I’m going to grad school

I applied to grad school this year. I submitted my documents to five different universities and got into all of them. Some of them even offered me a scholarship package that’s close to full tuition. So I’ll start grad school in August 2021.

Ever since college, I wanted to go to graduate school to continue my studies. My goal was to get a master’s degree in international affairs. However, I had other priorities after graduating from college in 2017 and that’s why I postponed graduate school. So, in the last 4 years, I’ve been working full time. On the side, however, I kept pursuing this goal of mine. I even applied to three graduate school fellowships last year and got rejected from all of them.

Now that I got in, I’m asking myself: Now what? Do I still want this as much as I used to?

And that’s when I had to go back to my end goal in pursuing graduate school. My why. Why did I want to go to grad school in the first place?

That end goal has always been clear to me: I wanted to make a positive impact internationally – ideally, as a diplomat or someone who works in international development.

But in these last few years, I’ve come to the realization that if I truly want to make an impact internationally, there are plenty of ways to make a difference without being a Foreign Service Officer at the State Department or USAID. I wrote about this here.

At the same time, there are many other thoughts going through my mind:

I keep asking myself: Remember that time when you really wanted the thing you have now (i.e., grad school)?

Seriously, the 23-year-old me would do anything to have this. Well, almost anything.

And sure, just because I can go back to school now, it doesn’t mean I should. I’m not of the opinion that the more formal education, the better.

I have many questions. Will I have time to make videos for my YouTube channel, work on Path2CollegeUSA, and my other projects? What will happen after this master’s program? I have doubts to the point where I considered deferring grad school for a year and even rejecting all my offers.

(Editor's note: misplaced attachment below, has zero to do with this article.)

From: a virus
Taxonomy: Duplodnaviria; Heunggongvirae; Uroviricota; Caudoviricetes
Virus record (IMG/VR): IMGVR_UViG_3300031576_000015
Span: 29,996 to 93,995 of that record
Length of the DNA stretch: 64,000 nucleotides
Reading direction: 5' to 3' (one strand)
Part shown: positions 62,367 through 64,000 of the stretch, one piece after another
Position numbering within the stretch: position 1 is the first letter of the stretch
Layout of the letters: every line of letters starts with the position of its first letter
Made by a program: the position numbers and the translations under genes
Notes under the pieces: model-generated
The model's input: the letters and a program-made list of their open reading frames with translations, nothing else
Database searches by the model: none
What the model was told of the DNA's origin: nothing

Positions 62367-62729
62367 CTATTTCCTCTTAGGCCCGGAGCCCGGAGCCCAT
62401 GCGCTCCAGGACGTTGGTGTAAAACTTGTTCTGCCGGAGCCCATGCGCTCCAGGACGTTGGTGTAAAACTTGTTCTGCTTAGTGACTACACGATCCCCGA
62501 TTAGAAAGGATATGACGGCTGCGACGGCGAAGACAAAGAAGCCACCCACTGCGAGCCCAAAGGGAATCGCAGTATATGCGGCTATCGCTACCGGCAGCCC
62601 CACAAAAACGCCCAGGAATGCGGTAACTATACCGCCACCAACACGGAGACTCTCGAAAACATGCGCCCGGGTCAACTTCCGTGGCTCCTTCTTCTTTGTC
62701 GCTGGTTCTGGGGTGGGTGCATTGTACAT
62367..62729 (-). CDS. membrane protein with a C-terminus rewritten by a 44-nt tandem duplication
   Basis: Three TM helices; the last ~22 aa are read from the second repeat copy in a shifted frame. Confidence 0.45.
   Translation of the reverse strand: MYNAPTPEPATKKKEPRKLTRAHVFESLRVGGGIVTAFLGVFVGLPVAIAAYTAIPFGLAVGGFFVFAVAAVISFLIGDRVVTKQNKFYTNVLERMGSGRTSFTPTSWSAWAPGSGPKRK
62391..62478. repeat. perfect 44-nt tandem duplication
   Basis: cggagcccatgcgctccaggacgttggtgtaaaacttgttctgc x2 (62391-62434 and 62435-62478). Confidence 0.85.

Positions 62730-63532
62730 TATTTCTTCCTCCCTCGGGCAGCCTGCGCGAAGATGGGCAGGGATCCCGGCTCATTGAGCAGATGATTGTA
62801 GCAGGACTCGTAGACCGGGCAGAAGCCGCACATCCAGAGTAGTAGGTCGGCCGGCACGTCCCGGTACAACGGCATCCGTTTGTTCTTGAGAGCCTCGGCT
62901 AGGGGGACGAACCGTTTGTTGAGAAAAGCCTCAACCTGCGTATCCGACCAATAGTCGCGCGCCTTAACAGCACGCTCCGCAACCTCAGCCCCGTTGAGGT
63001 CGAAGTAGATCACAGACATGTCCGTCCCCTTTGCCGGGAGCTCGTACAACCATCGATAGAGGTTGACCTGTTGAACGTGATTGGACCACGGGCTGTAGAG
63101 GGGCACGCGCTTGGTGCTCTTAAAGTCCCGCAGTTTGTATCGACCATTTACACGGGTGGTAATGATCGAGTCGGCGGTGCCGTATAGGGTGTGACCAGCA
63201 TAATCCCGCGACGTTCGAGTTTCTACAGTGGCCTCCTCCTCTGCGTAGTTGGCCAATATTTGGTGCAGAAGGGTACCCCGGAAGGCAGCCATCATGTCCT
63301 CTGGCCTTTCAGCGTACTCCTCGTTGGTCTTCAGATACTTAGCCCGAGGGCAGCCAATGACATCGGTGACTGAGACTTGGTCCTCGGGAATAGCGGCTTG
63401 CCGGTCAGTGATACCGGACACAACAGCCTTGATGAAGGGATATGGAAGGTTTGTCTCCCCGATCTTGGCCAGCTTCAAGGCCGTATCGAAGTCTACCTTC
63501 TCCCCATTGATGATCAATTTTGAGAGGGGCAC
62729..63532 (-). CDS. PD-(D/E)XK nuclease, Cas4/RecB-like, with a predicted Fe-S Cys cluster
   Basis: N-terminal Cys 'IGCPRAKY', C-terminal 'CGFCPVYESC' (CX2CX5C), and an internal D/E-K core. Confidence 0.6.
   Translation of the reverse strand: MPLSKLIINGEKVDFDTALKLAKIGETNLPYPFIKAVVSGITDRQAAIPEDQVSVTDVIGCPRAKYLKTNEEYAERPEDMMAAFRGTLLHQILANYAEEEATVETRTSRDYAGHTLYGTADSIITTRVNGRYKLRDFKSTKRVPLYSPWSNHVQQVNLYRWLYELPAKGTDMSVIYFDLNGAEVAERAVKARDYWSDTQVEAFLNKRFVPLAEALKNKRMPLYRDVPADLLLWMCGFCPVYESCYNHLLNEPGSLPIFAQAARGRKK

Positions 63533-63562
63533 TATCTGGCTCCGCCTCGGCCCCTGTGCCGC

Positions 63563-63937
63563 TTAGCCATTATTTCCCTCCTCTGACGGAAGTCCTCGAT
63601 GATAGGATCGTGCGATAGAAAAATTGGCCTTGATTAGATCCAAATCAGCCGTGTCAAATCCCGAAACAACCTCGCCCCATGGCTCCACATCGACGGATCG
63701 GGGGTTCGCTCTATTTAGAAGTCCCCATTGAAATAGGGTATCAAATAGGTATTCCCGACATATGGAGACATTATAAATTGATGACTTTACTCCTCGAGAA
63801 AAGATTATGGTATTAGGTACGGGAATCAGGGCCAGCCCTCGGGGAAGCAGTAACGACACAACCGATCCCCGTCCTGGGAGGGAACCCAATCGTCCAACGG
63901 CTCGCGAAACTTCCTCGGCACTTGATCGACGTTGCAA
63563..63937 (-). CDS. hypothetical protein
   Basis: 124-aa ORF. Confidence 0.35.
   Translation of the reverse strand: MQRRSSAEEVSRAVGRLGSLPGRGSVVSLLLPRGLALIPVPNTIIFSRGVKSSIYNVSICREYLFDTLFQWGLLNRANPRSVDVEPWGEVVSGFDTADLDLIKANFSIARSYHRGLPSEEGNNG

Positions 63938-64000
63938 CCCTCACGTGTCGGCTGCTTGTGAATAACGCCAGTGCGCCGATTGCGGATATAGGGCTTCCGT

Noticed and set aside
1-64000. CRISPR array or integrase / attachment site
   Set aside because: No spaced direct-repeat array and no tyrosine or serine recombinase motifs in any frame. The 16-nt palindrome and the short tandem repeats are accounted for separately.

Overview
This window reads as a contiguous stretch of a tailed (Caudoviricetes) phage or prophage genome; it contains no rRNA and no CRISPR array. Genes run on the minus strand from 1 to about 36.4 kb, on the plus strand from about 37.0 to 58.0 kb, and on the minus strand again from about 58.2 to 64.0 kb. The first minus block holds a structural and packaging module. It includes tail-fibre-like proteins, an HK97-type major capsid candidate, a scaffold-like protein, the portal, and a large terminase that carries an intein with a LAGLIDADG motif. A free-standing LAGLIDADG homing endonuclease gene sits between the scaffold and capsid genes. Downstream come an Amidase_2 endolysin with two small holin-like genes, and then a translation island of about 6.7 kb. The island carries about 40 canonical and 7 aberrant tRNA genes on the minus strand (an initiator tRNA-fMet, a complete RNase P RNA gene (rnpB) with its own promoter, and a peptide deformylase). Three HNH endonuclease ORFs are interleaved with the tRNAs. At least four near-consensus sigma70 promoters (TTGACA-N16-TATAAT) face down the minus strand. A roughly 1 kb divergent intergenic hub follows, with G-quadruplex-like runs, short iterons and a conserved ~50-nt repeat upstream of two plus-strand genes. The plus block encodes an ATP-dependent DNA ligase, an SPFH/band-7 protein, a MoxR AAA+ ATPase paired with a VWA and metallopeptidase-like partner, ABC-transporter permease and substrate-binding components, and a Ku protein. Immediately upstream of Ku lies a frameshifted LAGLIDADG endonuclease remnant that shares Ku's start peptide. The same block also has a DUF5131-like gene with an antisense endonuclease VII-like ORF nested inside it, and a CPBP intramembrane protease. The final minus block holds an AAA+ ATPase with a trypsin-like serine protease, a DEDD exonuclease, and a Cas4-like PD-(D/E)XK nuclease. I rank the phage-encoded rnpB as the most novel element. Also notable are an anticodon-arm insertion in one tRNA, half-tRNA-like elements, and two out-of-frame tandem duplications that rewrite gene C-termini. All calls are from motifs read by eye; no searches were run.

This feels right

Do you ever have that feeling when something just feels right?

Sometimes you can do all the analysis in the world, and it still doesn’t feel like the right thing to do. Well, I’ve been doing lots of analysis (weighing the pros & cons) and with it, going to grad school now feels right to me.

Nerdy tangent, but still: sometimes I like to see my life as an RPG game, where you build your character with different skills and experiences. Well, grad school is an experience I want myself to have.

You can call it instinct, gut feeling, or intuition. But I decided to put my doubts aside and go back to being a student (in a formal sense). I’ll be going to the Bush School of Government & Public Service at Texas A&M.

Interestingly enough, there are some things that I want to do that actually require student status: internship at the State Department (and at all federal agencies, really), applying to some fellowships (Critical Language Scholarship, Boren Fellowship), studying abroad. Also, having a master’s degree will make me eligible for some jobs that I couldn’t otherwise apply for – so that’s exciting.

I’ll make the most out of this experience, because I’ve wanted this for so many years. I’m not taking any of it for granted.

On the outside, this will look like the natural thing for me to do. Something that people expected from me. However, nobody will really know the true story, how much planning, sleepless nights, stress, ups and downs I went through to get to this point.

But that’s true for everything else in life. Nobody will ever really know.


Of course I have to address that.

Thankfully, Texas A&M gave me a very generous scholarship. Plus, the cost of living in College Station, TX is so much lower than NYC. And there’s an option to get a part-time job to make ends meet.

So I’m really grateful for how everything is working out, because it’s not like I’m taking some crazy student loans to make it happen.

The last drop that gave me the confidence to pull the plug on this decision is a quote that I always come back to. It’s from a paper I had kept since middle school, titled “Some advice from your father”. That paper had many quotes written in the Russian language. One of them said: “As you move on through life, you will not regret things you did, but the ones you didn’t do.” Later on, I found a similar quote that sounds even nicer in English:

“Twenty years from now, you will be more disappointed by the things you didn’t do than by the ones you did do. So throw off the bowlines. Sail away from the safe harbor. Catch the trade winds in your sails. Explore. Dream. Discover.” (fun fact: it is still being debated who is the author of this quote: Mark Twain, H. Jackson Brown, Harry Haun, A.B. Guthrie – we’ll probably never know.)

See y’all in Texas!

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